It’s also worth noting that this trend extends to other categories. That company Cali’flour? The product was invented because the founder was diagnosed with lupus, changed her eating habits, and began selling the result. Every single food item containing CBD or hemp oil? Hemp seeds might be added for taste, but CBD isn’t. And just about every diet absorbing the industry today is medicinal: Keto was created for those with seizures, and is now credited with a variety of health benefits; Paleo was created with the express purpose of becoming healthier, not just to lose weight. People might not walk into the snacks section looking for medicine, but your customers have probably realized that bad food can lead to health struggles—and they’re taking steps not just to avoid bad food, but to actively eat food that makes them feel better.
5. Keto: We’ve talked about this one before, too, but it’s only getting bigger, with companies putting “keto” in the product name and—sometimes—in the company’s name. Once Again Nut Butter has Keto-Friendly Extra Creamy Almond Butter; Chosen Foods sells Traditional Keto Mayo; Keto and Co. sells keto baking mixes, including Flatbread & Pizza, Pancake & Waffles, and Fudge Brownies. Keto Krisp brought protein bars. Enlightened, the ice cream brand, has a keto collection. Smart Baking Company turns up in this category, too—both their Smartcakes and their Smartbuns are keto-friendly, reopening the sandwich world to keto dieters.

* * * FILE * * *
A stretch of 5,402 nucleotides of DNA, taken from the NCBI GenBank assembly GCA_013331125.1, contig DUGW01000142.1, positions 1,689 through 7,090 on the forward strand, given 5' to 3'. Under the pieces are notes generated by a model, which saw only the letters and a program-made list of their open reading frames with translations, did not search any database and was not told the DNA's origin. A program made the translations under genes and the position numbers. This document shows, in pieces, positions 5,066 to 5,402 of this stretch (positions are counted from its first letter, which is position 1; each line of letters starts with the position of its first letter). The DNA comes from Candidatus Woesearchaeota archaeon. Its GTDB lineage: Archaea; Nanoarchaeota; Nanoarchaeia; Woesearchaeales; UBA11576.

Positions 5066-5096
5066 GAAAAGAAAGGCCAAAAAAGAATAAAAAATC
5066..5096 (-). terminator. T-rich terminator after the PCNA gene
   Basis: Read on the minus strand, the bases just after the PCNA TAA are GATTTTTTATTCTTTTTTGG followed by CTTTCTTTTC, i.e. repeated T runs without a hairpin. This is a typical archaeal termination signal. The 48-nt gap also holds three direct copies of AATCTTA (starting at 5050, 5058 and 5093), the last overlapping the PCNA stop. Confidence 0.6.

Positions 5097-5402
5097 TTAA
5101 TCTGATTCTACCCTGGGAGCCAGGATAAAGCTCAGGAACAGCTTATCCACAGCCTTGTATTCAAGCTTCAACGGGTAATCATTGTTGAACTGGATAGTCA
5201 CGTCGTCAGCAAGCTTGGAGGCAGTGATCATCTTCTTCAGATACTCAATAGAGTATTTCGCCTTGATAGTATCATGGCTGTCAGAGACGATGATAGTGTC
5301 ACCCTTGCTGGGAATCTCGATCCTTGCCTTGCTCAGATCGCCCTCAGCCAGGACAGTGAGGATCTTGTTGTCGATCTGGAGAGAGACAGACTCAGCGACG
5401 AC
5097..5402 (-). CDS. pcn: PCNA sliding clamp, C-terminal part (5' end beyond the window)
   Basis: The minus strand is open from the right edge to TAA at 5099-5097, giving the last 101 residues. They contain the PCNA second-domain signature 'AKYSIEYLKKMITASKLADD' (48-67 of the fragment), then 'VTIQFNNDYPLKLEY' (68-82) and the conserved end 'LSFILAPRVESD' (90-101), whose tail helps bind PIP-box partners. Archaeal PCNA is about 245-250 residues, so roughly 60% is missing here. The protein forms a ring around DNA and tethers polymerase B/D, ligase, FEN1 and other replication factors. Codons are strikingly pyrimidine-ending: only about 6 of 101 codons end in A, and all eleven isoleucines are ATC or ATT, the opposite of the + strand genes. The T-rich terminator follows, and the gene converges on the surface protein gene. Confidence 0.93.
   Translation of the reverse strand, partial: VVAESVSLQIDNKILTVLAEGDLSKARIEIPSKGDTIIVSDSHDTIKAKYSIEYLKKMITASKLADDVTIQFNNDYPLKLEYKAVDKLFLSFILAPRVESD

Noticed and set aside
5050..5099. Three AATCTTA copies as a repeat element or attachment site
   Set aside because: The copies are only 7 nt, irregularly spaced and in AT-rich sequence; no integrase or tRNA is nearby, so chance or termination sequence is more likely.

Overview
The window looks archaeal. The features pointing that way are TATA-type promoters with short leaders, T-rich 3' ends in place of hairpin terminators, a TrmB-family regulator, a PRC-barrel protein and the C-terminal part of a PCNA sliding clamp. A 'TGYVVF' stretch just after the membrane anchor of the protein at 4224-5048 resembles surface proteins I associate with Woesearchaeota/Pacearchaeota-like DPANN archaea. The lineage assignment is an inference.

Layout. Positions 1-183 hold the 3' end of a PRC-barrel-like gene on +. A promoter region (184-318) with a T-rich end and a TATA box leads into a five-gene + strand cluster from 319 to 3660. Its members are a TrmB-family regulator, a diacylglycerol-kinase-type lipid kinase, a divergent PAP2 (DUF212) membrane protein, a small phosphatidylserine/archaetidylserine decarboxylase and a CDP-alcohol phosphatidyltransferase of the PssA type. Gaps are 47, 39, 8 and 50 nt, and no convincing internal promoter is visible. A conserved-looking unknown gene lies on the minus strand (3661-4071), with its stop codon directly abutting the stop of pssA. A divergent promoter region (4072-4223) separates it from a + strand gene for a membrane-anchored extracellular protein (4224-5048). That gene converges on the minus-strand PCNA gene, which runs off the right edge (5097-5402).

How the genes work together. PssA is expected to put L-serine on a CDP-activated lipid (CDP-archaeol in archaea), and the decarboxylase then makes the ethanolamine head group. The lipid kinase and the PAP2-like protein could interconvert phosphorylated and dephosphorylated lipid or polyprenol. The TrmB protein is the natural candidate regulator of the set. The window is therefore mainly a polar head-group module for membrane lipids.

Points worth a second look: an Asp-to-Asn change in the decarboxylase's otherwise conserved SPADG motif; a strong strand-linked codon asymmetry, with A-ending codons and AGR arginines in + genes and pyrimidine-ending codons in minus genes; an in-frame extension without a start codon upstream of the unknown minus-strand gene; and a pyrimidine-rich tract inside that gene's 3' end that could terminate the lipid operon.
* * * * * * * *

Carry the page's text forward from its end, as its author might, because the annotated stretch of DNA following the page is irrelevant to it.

6. Sparkling Beverages: Effervescence is a desirable attribute, according to the companies buying up booths. How does Lemon Lavender Craft Brewed Sparkling Green Tea sound? Tama Tea makes that, along with a variety of other sparkling flavors. Minna makes unsweetened sparkling tea. Hoplark makes HopTea, a sparkling tea that—as the name suggests—comes from hops. Made With has a sparkling coconut water, hitting the coconut trend too; and Hemp H2O, too, hits two trends at once with their sparkling waters infused with hemp extract. Sky Valley Foods brought their Unwine’d, a non-alcoholic sparkling red sangria—which brings us to another trend not yet big enough to warrant its own section, but worth keeping an eye on: Mocktails are growing. Bar None sells non-alcoholic sparkling sangria, dry aged cider, and bellini spirits.
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7. Asian flavors: And not just general “Asian-inspired,” either—companies are getting specific. A search for “Thai” on Expo East’s product database returns 312 products, including Thai Coconut Currie from Yai’s Thai; Saffron Road’s Thai Mango Simmer Sauce; and Thai Spaghetti from Upton’s Naturals. Tasty Bite sells Indian Jaipur Vegetables; Foodies makes Indian Coconut Frittata; Franklin Farms has Indian Spiced Masala Poppers. Miracle Noodle makes products including Japanese Curry Noodles; Mori-Nu brought their Organic Nigari. And, of course, we can’t forget that double-punch of Korean and probiotic: Kimchi is popping up, from companies including Sinto Gourmet, Mama O’s, and WildBrine. Customers are looking for variety in flavor, texture, and ingredients, and flavors from across all of Asia seem to be hitting just the right spot.
Keep an eye on WholeFoods for more trends, and for all the need-to-know info—on CBD and everything else—that we’ve gathered at Expo East!